Hi John,

 

You can get dust off delicate objects with less damage by blowing it rather than vacuum. Use a bicycle pump/foot pump and long tube to blast it, or aerosol clean air, or one of these:

 

 https://www.amazon.co.uk/gp/product/B073F9NY1X/

 

Retrieve any dislodged details, then vacuum the area around it to get the dislodged dust.

 

cheers,

 

Martin.

 

 

 

 

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26 minutes ago, martin_wynne said:

You can get dust off delicate objects with less damage by blowing it rather than vacuum. Use a bicycle pump/foot pump and long tube to blast it, or aerosol clean air, or one of these:

 

 https://www.amazon.co.uk/gp/product/B073F9NY1X/

Thanks for this Martin. This looks a nifty piece of kit and I think I'll order one.  But before I do, just a query:  how do you know where the dust has gone so you can subsequently vac it up?  Isn't one in danger of just moving the dust around?

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4 minutes ago, checkrail said:

Thanks for this Martin. This looks a nifty piece of kit and I think I'll order one.  But before I do, just a query:  how do you know where the dust has gone so you can subsequently vac it up?  Isn't one in danger of just moving the dust around?

 

Hi John,

 

Set up the vacuum nozzle on the opposite side at the same time, e.g. clamped to a camera tripod. It doesn't need to be too close, just enough to create a gentle air flow across the work area. An assistant to hold it would help.

 

Or do it on a windy day, leaving doors and windows open so that any dust blown into the air is carried away. Or maybe you could take the item out of doors to blast it.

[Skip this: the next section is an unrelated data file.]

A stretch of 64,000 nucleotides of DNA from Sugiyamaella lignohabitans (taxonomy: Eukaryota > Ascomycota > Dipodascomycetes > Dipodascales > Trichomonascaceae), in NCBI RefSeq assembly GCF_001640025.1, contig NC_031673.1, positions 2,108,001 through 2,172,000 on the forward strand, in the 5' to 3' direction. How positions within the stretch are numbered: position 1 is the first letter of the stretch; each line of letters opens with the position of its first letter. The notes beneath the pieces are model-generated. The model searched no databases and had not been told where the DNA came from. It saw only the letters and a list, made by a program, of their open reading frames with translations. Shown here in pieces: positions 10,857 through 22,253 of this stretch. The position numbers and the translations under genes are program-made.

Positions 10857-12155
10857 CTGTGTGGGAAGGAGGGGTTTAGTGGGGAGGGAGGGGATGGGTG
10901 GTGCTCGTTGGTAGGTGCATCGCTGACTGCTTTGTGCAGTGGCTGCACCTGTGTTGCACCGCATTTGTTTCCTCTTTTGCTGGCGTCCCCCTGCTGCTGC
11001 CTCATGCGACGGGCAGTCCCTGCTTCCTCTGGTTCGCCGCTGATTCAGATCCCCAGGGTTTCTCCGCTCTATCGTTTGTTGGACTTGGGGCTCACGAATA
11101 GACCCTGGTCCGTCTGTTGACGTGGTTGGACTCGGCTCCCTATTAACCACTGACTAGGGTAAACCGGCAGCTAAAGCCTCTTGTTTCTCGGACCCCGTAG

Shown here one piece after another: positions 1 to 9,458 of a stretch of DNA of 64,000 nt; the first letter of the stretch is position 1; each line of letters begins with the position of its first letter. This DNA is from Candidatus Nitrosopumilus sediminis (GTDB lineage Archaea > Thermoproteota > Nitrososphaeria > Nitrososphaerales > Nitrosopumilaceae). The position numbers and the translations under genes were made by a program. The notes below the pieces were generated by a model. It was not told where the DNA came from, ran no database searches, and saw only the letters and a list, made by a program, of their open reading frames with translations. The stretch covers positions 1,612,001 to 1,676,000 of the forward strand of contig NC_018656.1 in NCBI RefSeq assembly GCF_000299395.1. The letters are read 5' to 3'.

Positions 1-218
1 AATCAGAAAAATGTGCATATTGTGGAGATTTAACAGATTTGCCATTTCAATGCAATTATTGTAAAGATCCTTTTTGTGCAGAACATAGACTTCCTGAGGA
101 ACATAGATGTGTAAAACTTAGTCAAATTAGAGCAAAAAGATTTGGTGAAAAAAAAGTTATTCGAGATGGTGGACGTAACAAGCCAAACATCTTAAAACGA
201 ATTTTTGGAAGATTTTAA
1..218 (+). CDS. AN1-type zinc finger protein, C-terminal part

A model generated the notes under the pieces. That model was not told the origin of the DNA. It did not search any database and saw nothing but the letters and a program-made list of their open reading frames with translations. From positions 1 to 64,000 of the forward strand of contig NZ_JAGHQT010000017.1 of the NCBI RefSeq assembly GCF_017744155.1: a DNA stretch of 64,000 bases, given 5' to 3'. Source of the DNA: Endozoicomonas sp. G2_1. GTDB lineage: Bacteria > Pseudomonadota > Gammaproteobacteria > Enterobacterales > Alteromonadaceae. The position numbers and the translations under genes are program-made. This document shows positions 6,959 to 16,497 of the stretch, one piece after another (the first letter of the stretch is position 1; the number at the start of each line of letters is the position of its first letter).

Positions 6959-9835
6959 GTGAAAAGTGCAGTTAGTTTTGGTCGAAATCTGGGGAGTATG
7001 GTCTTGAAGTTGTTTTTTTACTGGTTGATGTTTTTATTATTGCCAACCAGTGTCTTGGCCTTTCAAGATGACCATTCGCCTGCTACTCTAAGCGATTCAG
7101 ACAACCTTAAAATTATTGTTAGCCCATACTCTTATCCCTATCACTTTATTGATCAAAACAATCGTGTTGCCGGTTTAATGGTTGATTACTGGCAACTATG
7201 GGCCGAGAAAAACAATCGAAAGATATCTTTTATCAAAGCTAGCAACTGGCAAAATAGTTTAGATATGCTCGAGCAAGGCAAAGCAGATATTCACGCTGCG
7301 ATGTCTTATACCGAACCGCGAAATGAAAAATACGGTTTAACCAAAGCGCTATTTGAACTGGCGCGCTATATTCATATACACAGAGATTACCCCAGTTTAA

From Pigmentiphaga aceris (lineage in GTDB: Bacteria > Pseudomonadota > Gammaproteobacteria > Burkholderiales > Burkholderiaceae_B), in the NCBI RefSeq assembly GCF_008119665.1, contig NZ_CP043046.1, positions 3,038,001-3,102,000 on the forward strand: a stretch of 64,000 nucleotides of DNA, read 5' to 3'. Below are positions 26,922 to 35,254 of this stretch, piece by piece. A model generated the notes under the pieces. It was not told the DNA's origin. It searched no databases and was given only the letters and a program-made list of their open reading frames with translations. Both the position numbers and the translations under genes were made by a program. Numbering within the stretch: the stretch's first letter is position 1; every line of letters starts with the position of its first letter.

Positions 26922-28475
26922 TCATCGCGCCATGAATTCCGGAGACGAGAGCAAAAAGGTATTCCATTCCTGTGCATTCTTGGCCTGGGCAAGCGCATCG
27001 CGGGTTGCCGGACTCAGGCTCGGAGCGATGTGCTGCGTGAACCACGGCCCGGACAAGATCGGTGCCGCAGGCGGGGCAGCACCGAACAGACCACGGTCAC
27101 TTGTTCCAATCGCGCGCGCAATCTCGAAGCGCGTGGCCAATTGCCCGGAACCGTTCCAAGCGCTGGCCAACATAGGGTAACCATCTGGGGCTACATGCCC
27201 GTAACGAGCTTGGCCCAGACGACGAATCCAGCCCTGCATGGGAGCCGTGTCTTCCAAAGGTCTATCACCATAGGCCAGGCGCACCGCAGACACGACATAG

Or make a cardboard shield to place behind/over items while blasting them, to contain the dust within a known area. Leave it to settle a bit before removing the shield.

 

cheers,

 

Martin.

 

 

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This one's having a long gestation.  It's what I was working on when the builders arrived to do the bathroom, thereby severely curtailing access to the loft.  I did try bringing stuff down and working on it in the study (aka box room) but you know how it is - always seemed that the tool or component I wanted was still upstairs!

E73_parts.JPG.bb4e83d0c6dc70a2c8571d2e1d25d128.JPG

 

P1060348.JPG.a49ddf581f06fcfc9136c6cc47ea7a3a.JPG

 

P1060355.JPG.0e85dd5ec959ba5054ca09bb5208c6c4.JPG

 

Yep, it's another Hornby clerestory conversion.  Might or might not get to finish this before going away on Saturday.  Still trying to get the sides to stick to what's left of the Hornby bodyshell.  Superglue? Huh!

 

John C.

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31 minutes ago, checkrail said:

This one's having a long gestation.  It's what I was working on when the builders arrived to do the bathroom, thereby severely curtailing access to the loft.  I did try bringing stuff down and working on it in the study (aka box room) but you know how it is - always seemed that the tool or component I wanted was still upstairs!